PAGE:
Metallica delivered yet another album back in 1997. Load had not gone down well, and although it was not outright bad, it was not impressive. The original idea was to release Load and ReLoad as a double album, but that idea was shelved. So, along came ReLoad which is seen as the second half of these releases, and not as good as Load. Let’s see how it sounds regardless.

First off is Fuel which is a loud and energetic piece that is wonderfully delivered. It has James Hetfield singing about his sort of attitude to life, comparing himself to the concept of fuel itself. This is definitely one of the better pieces from the Load/ReLoad era, and the group does surprisingly well here. There are many wah-wah guitar parts from Kirk Hammett here, all in all, a great listen. Some chugging guitars in the midsection are done extremely well here, and a furious sounding guitar solo comes along to surprise you. A great piece from this era, and definitely underrated.

Next is The Memory Remains which is a decent, but somewhat lacking piece about memories of the past. It does have some good lyrics in parts, “Heavy rings hold cigarettes, up to lips that time forgets, while the Hollywood sun sets behind your back”. It also features an unusual appearance by Marianne Faithful here, which probably isn’t very necessary. The piece here does have some great singing by James Hetfield though, and although this song is overly indulgent musically, it is okay. But not great.

Devil’s Dance comes next, with its drop tuned bass guitar intro, and guitar riffs that follow. It’s fairly ordinary sounding, and although is supposed to be very catchy, it feels like it is merely an exercise in what Metallica were doing at the time. The chorus makes up for the rest of the song, concluding with “Let’s dance.” It is a good, but not great, song which seems more like a sonic texture emphasis rather than quality music. But hey, this is not the worst of Metallica. It is decent, but not as good as the older stuff. Probably a bit too long as well.

The Unforgiven II is one of the better pieces from this era, and is the sequel to the original The Unforgiven. A good quality song to start with, with some unusual slide guitar to match. The lyrics here are really great though, and the chorus in particular is very emotional and uplifting. Unlike the original, James Hetfield seems to discuss lyrically some personal demons that exist in his life, whereas the original was more thematic. A good listen that once again, is somewhat short of being a great one. By the guitar solo, you wish that Metallica would just end the song. It’s far too long and not really that good as a piece of music that drags on.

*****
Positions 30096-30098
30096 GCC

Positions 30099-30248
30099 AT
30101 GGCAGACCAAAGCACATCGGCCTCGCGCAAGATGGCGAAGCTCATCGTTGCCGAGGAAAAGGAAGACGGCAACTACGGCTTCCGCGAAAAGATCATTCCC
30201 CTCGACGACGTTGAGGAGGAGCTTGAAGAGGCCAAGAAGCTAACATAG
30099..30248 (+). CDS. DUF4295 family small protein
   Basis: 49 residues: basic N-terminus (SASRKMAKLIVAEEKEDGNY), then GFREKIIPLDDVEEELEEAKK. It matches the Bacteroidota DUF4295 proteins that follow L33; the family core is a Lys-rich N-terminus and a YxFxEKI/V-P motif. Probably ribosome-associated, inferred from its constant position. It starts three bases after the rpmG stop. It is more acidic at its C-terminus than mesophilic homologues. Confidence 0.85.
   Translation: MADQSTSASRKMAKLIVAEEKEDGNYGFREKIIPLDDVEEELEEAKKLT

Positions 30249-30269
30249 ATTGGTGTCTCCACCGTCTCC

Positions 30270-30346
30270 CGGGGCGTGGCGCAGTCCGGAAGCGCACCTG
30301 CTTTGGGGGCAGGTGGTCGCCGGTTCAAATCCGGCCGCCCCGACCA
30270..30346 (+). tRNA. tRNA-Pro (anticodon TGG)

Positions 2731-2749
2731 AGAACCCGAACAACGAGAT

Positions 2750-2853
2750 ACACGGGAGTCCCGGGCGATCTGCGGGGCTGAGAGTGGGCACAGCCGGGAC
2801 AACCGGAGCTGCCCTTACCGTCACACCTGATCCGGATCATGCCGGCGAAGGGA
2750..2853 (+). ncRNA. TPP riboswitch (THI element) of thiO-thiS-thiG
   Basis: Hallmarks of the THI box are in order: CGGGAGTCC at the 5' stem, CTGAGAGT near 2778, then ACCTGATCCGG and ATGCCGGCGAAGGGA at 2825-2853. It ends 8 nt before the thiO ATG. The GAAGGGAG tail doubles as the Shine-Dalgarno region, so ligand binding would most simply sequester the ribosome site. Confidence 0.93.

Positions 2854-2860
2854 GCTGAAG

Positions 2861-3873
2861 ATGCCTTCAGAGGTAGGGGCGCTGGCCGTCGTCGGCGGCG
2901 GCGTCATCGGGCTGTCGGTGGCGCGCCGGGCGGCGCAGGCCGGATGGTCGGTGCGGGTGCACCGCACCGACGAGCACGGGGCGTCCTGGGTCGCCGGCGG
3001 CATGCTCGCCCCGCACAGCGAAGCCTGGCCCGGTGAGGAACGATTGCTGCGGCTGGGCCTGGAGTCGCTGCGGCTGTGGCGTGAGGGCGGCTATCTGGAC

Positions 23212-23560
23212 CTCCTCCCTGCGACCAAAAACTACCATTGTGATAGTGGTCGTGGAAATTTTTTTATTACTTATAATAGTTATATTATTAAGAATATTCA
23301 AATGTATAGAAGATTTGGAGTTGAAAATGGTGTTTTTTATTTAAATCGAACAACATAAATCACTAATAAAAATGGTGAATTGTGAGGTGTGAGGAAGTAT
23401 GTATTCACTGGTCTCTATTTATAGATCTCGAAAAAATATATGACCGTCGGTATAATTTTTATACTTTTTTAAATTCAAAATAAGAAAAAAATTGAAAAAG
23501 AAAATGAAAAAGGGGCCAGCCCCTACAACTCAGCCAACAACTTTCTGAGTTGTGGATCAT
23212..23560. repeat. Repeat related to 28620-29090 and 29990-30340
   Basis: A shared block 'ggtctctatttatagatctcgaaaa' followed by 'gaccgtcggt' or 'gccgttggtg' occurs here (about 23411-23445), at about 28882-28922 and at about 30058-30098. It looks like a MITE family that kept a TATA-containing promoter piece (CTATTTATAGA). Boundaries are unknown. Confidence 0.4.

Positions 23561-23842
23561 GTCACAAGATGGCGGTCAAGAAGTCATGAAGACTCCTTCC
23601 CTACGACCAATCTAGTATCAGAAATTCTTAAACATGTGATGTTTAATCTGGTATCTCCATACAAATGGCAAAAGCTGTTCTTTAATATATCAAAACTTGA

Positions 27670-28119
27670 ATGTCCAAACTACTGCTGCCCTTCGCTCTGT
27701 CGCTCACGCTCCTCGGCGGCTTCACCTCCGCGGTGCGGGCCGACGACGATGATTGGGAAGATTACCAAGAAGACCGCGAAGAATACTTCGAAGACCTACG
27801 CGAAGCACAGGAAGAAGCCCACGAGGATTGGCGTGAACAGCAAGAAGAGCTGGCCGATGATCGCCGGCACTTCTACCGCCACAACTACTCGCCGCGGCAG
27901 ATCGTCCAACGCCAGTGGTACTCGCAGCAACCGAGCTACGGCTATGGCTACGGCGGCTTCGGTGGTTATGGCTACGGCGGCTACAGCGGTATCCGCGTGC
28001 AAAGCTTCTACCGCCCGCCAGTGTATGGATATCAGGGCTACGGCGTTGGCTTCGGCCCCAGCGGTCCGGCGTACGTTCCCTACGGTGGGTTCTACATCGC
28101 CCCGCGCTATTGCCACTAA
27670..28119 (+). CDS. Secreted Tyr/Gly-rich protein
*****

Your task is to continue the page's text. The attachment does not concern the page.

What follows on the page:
Next is Better Than You which begins with some electronic sounds, before going into a shuffle like beat that leads into more heavy riffs. It’s an ordinary piece, and just doesn’t seem that good. It’s lacking in good musicality and inspired thinking. Sadly, most of this album is fairly meh by this point. The guitar soloing by Kirk Hammett is rather impressive, though. It is not the Metallica of old, and although James Hetfield sings well on this album, it is neither memorable or necessary to hear this song. Some interesting wah-wah sound effects are here, but aside from that, this song is largely forgettable. Disappointing.

Following is Slither which is actually rather ordinary, borderline awful. The lyrics don’t make any sense at all, and rather than following a decent song structure, this sounds largely uninspired. It’s good, but just not great. Also, these songs should have been heavily edited. Singing about snakes (why?) and other strange things, this has not aged terribly well. This one is worth skipping, and is just not as good as the earlier Metallica stuff. Poptallica was here and very much an inferior Metallica to listen to. You’ll be glad when this song is over.

Carpe Diem Baby is a Latin phrase meaning “Seize the day,” with some okay riffs to begin with, but the lyrics are pretty meh. It is an improvement on the previous track, and seemed like a messed up mission statement from James Hetfield. But you have to remember that this album is largely uninspired and suffers as a result. In retrospect, songs like these come across as Metallica merely putting out music just for the sake of it. The midsection is very good, however. The whole thing is pretty long, and could have been easily edited to improve it. Somewhat catchy guitar is here, otherwise worth avoiding. The lyrics are ordinary and laughable, and surely Metallica must cringe today on this era of music that they made.